Unkindest cut of all:
Saving Granny from Vouchercare
By Dr. Stephen R. Keister / The Rag Blog / June 15, 2011
“Avarice has so seized upon mankind that their wealth seems rather to possess them than they possess their wealth.” — Pliny the Younger, Letters, IX, c. 110.
It would appear that the American media, including the so-called “liberal” media, have lost their way among the mundane and the meaningless. Even the “progressive” commentators on MSNBC have become so enamored of Anthony Weiner’s indiscretions and Sarah Palin’s travels that little else of import has been reported to the American public.
Little of economic interest is discussed in a meaningful way, virtually no mention is made of the worsening unemployment situation, the increasing numbers of those without medical insurance, and nothing, absolutely nothing, about the China-Pakistan mutual defense treaty reported on by Paul Craig Roberts.
One can find little hope in a culture of fragmentation as our news organizations contribute to the further dumbing down of our citizens. In this atmosphere we must tolerate continuous reporting on the likely Republican presidential candidates, including their physical presence on the Sunday morning talk shows. Which brings to my mind H.L. Mencken’s comment:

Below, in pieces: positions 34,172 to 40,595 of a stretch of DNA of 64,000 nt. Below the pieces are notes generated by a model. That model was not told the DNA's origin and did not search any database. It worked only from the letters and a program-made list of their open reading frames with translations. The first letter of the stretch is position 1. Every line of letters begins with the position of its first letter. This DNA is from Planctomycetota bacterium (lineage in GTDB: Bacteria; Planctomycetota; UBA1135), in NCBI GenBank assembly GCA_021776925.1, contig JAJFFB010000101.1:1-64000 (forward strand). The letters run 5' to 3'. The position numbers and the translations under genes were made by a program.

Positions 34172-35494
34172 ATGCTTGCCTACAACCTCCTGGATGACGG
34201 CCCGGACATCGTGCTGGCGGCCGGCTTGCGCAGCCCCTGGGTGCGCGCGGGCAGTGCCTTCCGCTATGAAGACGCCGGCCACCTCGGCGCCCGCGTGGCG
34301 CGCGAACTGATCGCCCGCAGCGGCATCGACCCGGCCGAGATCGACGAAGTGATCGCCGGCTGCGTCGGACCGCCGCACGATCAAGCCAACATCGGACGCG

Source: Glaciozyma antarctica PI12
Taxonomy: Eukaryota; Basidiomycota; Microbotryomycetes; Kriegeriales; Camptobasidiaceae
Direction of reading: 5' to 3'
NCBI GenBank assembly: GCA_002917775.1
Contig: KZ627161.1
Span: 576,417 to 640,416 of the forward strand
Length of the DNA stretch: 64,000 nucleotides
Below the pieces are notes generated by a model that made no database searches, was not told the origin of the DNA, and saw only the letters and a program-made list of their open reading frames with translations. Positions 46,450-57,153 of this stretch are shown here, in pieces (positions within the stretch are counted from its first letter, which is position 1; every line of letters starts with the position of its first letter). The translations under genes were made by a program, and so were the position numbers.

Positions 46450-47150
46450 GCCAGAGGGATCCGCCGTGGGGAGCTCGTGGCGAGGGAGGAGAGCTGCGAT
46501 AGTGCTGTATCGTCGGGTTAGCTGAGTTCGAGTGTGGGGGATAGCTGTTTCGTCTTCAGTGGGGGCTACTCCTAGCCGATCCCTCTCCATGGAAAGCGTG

As democracy is perfected, the Office of President represents more and more closely the inner soul of the people. On some great and glorious day the plain folks of the land will reach their heart’s desire at last and the White House will be adorned by a downright moron.
In my June 1 article on The Rag Blog I expressed concern about a full-fledged counterattack on the Democratic commitment to preserve Medicare in its present form. The deluge of misinformation, obfuscation, and pure fabrication has already begun.
Already the standard conservative think tanks — the Cato Institute, Hoover Institute, Hudson Institute, American Enterprise Institute, and Americans For Prosperity — have sped up the flow of trash through newly formed on-line “organizations” like the Institute for Policy Innovation, Heartland Institute, Social Security Institute, and the 912 Super Seniors organization.